Protect Your Mental Health While Using Dating Apps
Many of us recall the launch of the first online dating service, Match.com, but dating apps existed thirty years earlier when a team of Harvard undergraduates created the first of its kind in 1965. Over time, popularity exploded with most dating couples today reporting to have used one or more of these tools in pursuit of love. Although helpful for finding potential matches they would not have met otherwise, it’s important for the dating app user to understand that embedded within their design codes and features are components that may adversely affect mental health. Researchers have uncovered four main aspects that may pose negative effects on your mood and overall mental health.
Addictive in nature. Dating apps rely upon algorithms which enable you to become an endless swiper. They lead you to believe the next best potential date is only a swipe away without attachment, commitment, or effort. This superficial, unattached swiping alters users’ moods and reduces connectedness. Because users’ brains receive dopamine surges with simple acknowledgements, they begin to focus on superficial rewards such as messages, matches, or exchanging cute emojis. This element escalates the difficulty of dating in real life, where effort and investment remain critical.
Interferes with real life relationship skills. Dating apps encourage users to detach from reality. Because you don’t develop an attachment to a “real” person, ghosting, breadcrumbing, and love bombing all occur with greater frequency. Even after meeting in person, many users prefer their date online. This phenomenon results from a user feeling threatened or insecure that their real-life persona is not as intriguing as their online or dating app persona. Additionally, due to the lack of attachment, potential partners treat their date with less respect and compassion, reinforcing the user’s perception that they can merely disappear or swipe the person away rather than truly get to know them. When you no longer attach to someone, you stop putting in effort to become a better person, leaving you with a permanent emotionally immature, unrealistic picture of what a real relationship entails.
Reduction of self-esteem. Due to frequent swipes and low level of investment with potential dates, users often become more critical and outspoken about others’ appearance. If you don’t receive a message, match, or attention, you tend to take it personally with greatest attention placed on your looks. This aspect of dating apps increases a user’s susceptibility to judging themselves harshly and being more self-critical, which leads to lower self-esteem.
Too many choices diminish relationship success. The more individuals date, the less contentment they find in relationships. Dating apps promote the unrealistic concept that your soul mate is a swipe away; therefore, your tolerance, patience, and willingness to work on relationships decrease. A deeper, more intense level of emotional intimacy cannot develop when an app offers numerous alternative potential partner choices.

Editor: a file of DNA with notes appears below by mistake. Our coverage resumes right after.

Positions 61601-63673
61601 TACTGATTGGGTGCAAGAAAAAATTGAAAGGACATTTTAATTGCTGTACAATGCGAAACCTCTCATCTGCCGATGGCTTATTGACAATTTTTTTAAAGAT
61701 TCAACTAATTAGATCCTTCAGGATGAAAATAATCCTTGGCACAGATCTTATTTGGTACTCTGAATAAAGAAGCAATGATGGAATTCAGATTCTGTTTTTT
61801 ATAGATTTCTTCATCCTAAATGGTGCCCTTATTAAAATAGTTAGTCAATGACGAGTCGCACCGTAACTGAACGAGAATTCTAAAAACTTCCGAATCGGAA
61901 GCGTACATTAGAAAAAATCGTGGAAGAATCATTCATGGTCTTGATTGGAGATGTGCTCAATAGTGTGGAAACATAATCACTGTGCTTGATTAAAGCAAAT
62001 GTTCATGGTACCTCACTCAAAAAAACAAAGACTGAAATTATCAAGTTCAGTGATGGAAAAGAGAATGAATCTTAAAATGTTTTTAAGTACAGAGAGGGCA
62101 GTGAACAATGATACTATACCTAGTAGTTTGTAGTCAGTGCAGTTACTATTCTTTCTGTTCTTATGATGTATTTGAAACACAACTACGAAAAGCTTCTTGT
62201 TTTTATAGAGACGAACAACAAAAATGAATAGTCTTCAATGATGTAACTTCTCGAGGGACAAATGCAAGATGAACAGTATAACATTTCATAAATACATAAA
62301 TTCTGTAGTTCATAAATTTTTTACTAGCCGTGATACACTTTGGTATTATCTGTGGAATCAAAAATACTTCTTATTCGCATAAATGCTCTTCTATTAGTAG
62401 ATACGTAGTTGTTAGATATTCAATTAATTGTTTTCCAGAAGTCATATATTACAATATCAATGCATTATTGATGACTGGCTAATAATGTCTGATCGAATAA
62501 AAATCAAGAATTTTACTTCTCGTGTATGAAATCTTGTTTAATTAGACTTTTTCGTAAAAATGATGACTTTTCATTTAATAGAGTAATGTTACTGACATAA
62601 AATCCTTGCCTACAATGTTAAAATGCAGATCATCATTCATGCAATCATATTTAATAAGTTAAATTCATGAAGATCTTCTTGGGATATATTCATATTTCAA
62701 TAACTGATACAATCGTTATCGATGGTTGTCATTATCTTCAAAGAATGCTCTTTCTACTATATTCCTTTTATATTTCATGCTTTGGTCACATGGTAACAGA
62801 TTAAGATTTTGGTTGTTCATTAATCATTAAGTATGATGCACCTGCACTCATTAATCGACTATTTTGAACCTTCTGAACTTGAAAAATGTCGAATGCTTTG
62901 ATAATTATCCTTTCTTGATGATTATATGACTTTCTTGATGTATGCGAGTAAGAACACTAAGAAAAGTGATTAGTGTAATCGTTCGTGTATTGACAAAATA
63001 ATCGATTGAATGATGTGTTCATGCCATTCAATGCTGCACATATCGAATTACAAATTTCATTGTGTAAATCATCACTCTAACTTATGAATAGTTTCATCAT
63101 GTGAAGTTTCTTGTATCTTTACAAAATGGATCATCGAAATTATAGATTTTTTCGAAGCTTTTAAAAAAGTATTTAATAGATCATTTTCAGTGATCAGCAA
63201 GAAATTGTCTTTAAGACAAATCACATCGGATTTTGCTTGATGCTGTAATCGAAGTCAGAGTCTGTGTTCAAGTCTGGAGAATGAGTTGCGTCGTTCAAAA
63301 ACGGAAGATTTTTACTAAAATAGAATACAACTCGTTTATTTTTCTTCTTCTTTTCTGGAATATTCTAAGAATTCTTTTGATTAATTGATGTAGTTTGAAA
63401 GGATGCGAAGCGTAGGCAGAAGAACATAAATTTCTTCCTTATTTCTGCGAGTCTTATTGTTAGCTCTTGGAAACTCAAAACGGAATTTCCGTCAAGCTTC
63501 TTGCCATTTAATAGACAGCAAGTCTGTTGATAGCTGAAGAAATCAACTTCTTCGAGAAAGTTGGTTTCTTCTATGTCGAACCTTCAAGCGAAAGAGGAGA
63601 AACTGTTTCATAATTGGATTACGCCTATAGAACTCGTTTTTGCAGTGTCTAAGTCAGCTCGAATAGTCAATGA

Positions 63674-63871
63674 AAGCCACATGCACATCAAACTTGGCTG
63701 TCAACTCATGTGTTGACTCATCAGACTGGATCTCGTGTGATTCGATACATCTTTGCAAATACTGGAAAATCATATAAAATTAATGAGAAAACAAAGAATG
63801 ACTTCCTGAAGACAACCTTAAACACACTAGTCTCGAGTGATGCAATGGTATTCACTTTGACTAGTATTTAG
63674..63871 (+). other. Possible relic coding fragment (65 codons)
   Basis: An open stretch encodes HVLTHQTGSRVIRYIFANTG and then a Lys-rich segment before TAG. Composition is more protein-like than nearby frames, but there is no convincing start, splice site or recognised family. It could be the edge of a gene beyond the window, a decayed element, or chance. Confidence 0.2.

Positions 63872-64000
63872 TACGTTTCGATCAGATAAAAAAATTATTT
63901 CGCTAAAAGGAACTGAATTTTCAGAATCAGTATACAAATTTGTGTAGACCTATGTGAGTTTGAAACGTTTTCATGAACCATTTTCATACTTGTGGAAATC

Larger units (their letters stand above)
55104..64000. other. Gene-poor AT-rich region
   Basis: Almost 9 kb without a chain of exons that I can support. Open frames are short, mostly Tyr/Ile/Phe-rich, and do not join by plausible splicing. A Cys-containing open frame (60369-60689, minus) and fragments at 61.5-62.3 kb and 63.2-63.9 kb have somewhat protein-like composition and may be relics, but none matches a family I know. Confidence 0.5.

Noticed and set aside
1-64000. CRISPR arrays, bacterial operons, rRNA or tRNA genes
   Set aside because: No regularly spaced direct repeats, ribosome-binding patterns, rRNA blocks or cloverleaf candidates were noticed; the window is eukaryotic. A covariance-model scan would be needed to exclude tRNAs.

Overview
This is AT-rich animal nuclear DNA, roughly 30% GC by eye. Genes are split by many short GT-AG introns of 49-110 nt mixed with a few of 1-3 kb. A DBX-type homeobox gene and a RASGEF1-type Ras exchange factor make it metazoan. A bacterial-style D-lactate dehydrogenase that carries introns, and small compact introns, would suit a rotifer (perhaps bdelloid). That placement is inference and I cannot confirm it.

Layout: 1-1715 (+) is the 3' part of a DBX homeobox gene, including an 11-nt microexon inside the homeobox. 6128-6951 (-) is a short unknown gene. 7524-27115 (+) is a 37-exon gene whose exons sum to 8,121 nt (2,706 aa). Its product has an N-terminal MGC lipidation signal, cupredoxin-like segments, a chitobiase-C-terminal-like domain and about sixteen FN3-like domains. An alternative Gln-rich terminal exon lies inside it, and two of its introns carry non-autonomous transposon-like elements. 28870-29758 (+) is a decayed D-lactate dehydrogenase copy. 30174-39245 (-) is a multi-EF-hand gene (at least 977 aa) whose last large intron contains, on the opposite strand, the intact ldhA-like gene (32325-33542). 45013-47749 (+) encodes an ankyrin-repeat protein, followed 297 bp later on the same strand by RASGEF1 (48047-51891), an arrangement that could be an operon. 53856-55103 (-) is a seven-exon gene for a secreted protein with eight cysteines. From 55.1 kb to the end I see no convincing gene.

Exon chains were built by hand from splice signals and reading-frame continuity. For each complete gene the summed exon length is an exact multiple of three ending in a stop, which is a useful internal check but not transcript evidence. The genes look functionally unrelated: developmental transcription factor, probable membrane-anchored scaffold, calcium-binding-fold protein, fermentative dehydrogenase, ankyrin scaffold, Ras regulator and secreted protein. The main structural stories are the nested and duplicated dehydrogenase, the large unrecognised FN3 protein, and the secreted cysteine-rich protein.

Dating apps have become an essential part of modern dating. If you use them or plan to in the future, follow these guidelines to stay mentally healthy and find a successful match.
Be honest on your profile. Research has shown that success in finding a good match increases when a user remains authentic with their dating intentions and the qualities they value in a partner.
Stick to one app at a time. Using multiple dating apps increases confusion in your dating life and relationship intentions. Choose one app, only switching to another if dissatisfied after 6 to 8 weeks.
Be upfront about your boundaries. Before download a dating app, make a list of your relationship values and boundaries. Don’t break a boundary to fit another person’s appetite. Remember: a dating app is for your convenience. If someone matches with you but disrespects boundaries listed in your profile, don’t stick around. When you’re clear about what you want, the volume of choices becomes less overwhelming.
Limit your time on the app. The addictive component of the app is real. Limit checking the app to twice daily. Respect this restriction and hold yourself accountable. More frequent checks alter mood and dopamine levels which interfere with your mental health.
Meet people in real life. While dating apps offer convenience, real life meet ups are necessary to feel connected and confident in dating. Meet people at the gym, garden center, dog park, or special events to connect with another human being. Stash your phone away, remove your ear buds, and smile/talk to people around you. Getting to know someone on an intimate level, watching their reaction to you, and feeling their emotional investment and care for you are analogous to food for your heart and brain.
Who you choose as a life partner determines 90% of your life happiness. It matters not whether using a dating app, engaging in social activities, or both to find your potential partner. Knowing yourself, what you want in a potential partner, and the aspects you are willing to change about yourself to create a relationship you both enjoy matters most. Your authenticity and transparency regarding personal gifts and flaws will give you the best chance at finding a perfect match.